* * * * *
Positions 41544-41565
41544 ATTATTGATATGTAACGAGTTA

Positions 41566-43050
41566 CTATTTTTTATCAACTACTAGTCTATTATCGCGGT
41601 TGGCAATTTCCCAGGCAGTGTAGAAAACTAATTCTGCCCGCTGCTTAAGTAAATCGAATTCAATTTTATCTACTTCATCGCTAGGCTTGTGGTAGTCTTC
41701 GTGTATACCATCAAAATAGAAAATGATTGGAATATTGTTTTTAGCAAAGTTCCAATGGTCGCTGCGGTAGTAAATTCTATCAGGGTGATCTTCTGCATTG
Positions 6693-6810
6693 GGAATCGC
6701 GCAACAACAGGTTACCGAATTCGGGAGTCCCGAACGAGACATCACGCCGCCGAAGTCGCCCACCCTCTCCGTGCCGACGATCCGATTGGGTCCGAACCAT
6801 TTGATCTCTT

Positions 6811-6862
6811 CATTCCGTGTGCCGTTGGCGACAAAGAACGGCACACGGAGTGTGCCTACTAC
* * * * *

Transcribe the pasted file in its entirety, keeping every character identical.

Positions 41544-41565
41544 ATTATTGATATGTAACGAGTTA

Positions 41566-43050
41566 CTATTTTTTATCAACTACTAGTCTATTATCGCGGT
41601 TGGCAATTTCCCAGGCAGTGTAGAAAACTAATTCTGCCCGCTGCTTAAGTAAATCGAATTCAATTTTATCTACTTCATCGCTAGGCTTGTGGTAGTCTTC
41701 GTGTATACCATCAAAATAGAAAATGATTGGAATATTGTTTTTAGCAAAGTTCCAATGGTCGCTGCGGTAGTAAATTCTATCAGGGTGATCTTCTGCATTG
Positions 6693-6810
6693 GGAATCGC
6701 GCAACAACAGGTTACCGAATTCGGGAGTCCCGAACGAGACATCACGCCGCCGAAGTCGCCCACCCTCTCCGTGCCGACGATCCGATTGGGTCCGAACCAT
6801 TTGATCTCTT

Positions 6811-6862
6811 CATTCCGTGTGCCGTTGGCGACAAAGAACGGCACACGGAGTGTGCCTACTAC